A Community Service of Thanksgiving – Coronation


At this Anglican Cathedral Church of St. John the Evangelist, Saturday, 6 May 2023. Public registration is now closed as we have reached our maximum safe capacity. Thank you for your interest; the Service will be streamed live on the Cathedral YouTube page here and on the Manitoba Government website here, beginning at 1:50 p.m. on Saturday.

The Bishop, the Dean, and the congregation, along with The Friends of Historic St. John’s Cathedral and Cemetery, welcome you to the Cathedral Church of St. John the Evangelist of the Anglican Diocese of Rupert’s Land. This parish has been alive and active since 1820, the original Anglican parish in Western Canada. The Cemetery is the oldest non-Indigenous burial ground in the West. The first interment here was Hector McLean, a Selkirk Settler, who died and was buried in 1813, two hundred and ten years ago. As the Diocese of Rupert’s Land and this Cathedral, we are fully committed to the good way of healing and reconciliation, and are a proud supporter of our neighbour across Anderson Avenue, Kapabamayak Achaak Healing Forest. This land grant was made by Lord Selkirk in 1817, only after his signing of the Treaty with Chief Peguis, and four other chiefs. Thus, we have been treaty people here since 1817.

We begin every Sunday worship service with this acknowledgement, posted in our Order of Service, and read aloud by the Lay Reader of the Day: “We worship and live gratefully on Treaty One land, the traditional territory of the Ininew, the Anishinaabe, and the Dakota, and the homeland of the Métis Nation. We are all treaty people.

The Canadian Coronation Emblem:

The Canadian emblem for the Coronation of His Majesty King Charles III was created to mark the first crowning of a Canadian monarch in 7 decades, a historic occasion.

The Royal Monogram (CIIIR) in the centre of the Emblem and the Royal Crown at the top are personal symbols of The King.

The ring of triangular shapes evokes the image of a string of pennants displayed for a celebration. These 13 shapes allude to Canada’s provinces and territories, and their circular arrangement conveys the idea of inclusion for all Canadians. The circle is also an important concept for many Indigenous Peoples, symbolizing not only equity but also the cycles of the natural world. The green colour of the shapes is associated with the environment, which has long been an important cause for His Majesty, and it symbolizes hope and growth.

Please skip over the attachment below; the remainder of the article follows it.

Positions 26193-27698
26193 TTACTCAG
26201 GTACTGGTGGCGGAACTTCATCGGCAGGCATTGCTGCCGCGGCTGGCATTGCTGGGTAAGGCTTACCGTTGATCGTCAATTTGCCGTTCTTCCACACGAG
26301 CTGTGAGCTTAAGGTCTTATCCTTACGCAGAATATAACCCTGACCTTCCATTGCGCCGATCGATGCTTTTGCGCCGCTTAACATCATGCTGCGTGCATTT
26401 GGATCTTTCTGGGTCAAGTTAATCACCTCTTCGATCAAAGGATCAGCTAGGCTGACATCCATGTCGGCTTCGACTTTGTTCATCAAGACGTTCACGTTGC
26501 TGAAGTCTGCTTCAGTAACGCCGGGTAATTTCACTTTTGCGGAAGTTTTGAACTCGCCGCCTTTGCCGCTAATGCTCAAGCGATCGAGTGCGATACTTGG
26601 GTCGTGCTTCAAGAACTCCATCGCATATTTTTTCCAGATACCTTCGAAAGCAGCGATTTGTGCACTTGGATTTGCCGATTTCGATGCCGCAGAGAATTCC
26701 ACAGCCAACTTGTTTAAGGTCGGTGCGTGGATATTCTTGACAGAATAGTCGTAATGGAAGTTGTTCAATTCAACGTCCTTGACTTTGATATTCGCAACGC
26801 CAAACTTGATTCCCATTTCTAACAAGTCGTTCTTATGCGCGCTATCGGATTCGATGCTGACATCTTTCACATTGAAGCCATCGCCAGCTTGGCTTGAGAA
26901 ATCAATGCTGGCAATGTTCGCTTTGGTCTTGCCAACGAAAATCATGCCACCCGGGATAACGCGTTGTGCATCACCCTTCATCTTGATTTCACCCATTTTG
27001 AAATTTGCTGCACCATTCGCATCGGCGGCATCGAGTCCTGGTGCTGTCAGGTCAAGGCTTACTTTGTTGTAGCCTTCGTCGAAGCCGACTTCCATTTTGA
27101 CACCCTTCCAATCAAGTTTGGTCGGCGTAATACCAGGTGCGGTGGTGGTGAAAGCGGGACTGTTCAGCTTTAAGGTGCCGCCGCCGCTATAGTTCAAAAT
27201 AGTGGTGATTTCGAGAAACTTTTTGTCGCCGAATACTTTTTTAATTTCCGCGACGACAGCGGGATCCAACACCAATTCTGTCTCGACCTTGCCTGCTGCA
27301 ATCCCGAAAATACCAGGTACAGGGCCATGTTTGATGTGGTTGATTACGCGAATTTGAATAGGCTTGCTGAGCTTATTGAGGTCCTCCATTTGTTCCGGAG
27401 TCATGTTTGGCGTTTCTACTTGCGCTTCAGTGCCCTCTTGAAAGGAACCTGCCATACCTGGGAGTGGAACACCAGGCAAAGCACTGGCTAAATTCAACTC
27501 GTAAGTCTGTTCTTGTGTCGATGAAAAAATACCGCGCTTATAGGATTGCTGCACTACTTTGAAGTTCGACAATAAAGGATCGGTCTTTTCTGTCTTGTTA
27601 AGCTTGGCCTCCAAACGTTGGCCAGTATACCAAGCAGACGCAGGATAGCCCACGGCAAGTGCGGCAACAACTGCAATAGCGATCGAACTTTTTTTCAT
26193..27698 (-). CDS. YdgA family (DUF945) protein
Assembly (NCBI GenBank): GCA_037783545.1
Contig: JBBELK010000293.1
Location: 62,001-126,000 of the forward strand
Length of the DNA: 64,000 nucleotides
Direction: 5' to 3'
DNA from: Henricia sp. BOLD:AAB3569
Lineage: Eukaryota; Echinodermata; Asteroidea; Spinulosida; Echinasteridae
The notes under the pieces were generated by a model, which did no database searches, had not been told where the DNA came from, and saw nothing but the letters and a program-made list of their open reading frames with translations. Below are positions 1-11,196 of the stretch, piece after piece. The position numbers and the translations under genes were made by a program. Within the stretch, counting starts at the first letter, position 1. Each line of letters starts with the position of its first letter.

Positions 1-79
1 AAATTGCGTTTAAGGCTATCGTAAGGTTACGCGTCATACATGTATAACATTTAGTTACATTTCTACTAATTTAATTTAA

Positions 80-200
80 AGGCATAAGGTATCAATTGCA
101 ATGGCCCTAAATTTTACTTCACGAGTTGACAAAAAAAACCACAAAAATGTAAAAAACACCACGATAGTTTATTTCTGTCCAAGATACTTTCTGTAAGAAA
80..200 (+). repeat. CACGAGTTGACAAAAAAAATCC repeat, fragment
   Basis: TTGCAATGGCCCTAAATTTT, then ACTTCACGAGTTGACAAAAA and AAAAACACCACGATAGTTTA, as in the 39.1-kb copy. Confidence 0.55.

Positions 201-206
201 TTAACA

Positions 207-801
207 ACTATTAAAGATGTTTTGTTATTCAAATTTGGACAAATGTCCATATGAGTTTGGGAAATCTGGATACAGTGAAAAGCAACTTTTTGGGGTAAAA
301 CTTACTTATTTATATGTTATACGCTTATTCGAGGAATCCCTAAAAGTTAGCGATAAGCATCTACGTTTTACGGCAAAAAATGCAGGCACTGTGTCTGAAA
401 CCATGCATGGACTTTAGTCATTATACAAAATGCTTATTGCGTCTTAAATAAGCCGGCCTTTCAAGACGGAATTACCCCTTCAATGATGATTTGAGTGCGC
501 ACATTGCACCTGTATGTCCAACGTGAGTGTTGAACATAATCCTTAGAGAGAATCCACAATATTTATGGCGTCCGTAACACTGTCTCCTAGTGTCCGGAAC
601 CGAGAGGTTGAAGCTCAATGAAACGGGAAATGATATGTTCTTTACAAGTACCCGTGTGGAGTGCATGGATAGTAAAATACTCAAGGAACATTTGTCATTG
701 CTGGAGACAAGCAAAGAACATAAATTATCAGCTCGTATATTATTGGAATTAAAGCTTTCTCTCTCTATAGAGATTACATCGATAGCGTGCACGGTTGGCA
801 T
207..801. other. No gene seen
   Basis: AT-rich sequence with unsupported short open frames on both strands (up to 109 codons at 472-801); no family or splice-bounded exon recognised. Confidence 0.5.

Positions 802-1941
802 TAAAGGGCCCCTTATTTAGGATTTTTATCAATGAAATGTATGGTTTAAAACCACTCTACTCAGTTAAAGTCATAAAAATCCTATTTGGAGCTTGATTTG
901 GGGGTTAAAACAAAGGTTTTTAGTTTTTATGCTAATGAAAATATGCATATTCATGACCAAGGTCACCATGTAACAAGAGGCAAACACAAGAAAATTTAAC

Inclusion and togetherness are also represented by the white spaces between the green shapes, which resemble paths leading to a central meeting place. The entire white space can be seen as a sunburst, symbolizing innovation and new ideas.

The Emblem was designed and painted by Cathy Bursey-Sabourin, Fraser Herald at the Canadian Heraldic Authority.

Joining us for the service will be the Lt. Governor, Her Honour the Honourable Anita Neville, and the Premier, the Honourable Heather Stefanson, along with many others. The Cathedral will be full for this historic day and our local Service of Thanksgiving.

Contributing will be The Brass Quintet from the Royal Winnipeg Rifles, and the Indigenous Drum Group from the Rifles. Our own very gifted musician, Helen Suh, will play the organ, including the prelude of ‘Zadok the Priest’, accompanied by trumpet. We will sing the National Anthem at the beginning of the service, the Royal Anthem at the end, we will sing two hymns, we will hear Scripture in English, French, Hebrew, and Cree. Prayers will be offered in English, Hebrew, and Ukrainian. A Smudge will be offered outside before the service, by Elder Amanda Wallin. The Dean will offer a reflection for the day.

We are not Westminster Abbey, but we are pleased to offer this service to our own community on the occasion of the Coronation of His Majesty Charles III, King of Canada.